In photoelectron spectroscopy, the measured electron momentum range is intrinsically related to the excitation photon energy. Low photon energies <10 eV are commonly encountered in laser-based photoemission and lead to a momentum range that is smaller than the Brillouin zones of most materials. This can become a limiting factor when studying condensed matter with laser-based photoemission. An additional restriction is introduced by widely used hemispherical analyzers that record only electrons photoemitted in a solid angle set by the aperture size at the analyzer entrance. Here, we present an upgrade to increase the effective solid angle that is measured with a hemispherical analyzer. We achieve this by accelerating the photoelectrons toward the analyzer with an electric field that is generated by a bias voltage on the sample. Our experimental geometry is comparable to a parallel plate capacitor, and therefore, we approximate the electric field to be uniform along the photoelectron trajectory. With this assumption, we developed an analytic, parameter-free model that relates the measured angles to the electron momenta in the solid and verify its validity by comparing with experimental results on the charge density wave material TbTe3. By providing a larger field of view in momentum space, our approach using a bias potential considerably expands the flexibility of laser-based photoemission setups.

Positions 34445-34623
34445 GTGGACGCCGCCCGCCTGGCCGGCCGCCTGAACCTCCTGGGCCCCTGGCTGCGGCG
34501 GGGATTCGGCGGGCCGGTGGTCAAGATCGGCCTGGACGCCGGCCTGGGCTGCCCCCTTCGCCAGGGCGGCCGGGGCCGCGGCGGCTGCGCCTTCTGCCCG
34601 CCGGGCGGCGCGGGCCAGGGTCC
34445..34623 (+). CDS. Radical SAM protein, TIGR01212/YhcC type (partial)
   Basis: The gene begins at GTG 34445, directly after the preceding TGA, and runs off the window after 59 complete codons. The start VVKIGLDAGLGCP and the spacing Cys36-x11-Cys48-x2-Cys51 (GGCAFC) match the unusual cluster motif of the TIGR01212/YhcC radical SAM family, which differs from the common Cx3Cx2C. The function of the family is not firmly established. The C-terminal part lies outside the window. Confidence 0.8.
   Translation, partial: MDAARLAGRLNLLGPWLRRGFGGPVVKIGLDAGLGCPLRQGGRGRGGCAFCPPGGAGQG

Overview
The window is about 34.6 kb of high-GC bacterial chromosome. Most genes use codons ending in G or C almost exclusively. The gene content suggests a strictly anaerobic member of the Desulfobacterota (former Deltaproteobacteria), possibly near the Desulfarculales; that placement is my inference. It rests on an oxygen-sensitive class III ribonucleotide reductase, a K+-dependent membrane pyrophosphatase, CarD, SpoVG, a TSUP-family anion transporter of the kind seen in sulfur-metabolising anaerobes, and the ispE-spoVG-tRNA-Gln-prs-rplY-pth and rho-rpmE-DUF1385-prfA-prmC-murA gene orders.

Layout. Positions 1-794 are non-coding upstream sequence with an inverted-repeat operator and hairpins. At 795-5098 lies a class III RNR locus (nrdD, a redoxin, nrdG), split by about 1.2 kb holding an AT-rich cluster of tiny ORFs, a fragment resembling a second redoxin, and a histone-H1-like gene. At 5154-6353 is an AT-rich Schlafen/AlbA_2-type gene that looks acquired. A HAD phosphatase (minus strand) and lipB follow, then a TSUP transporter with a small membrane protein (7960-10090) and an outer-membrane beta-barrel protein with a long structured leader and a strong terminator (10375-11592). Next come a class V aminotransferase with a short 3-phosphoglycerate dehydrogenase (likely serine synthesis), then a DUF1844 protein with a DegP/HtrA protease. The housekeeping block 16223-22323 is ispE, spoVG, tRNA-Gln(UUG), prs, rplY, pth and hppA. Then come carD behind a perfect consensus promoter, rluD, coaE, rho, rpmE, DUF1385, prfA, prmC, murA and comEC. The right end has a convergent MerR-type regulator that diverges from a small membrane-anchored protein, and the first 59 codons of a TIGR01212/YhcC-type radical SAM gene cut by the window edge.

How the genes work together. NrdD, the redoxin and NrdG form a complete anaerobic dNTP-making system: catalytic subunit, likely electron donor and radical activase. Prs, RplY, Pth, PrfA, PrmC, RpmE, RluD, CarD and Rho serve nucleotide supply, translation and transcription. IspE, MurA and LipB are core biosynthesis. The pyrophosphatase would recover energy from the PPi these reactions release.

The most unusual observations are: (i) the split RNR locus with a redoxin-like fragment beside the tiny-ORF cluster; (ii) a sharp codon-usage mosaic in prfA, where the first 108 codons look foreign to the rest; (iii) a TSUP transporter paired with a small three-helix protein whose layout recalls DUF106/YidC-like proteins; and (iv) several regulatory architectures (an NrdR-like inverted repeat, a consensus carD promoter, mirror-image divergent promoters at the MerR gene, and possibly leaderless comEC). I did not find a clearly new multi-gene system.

Faraday Discuss ; 194: 369-405, 2016 12 16.
Artigo em Inglês | MEDLINE | ID: mdl-27722584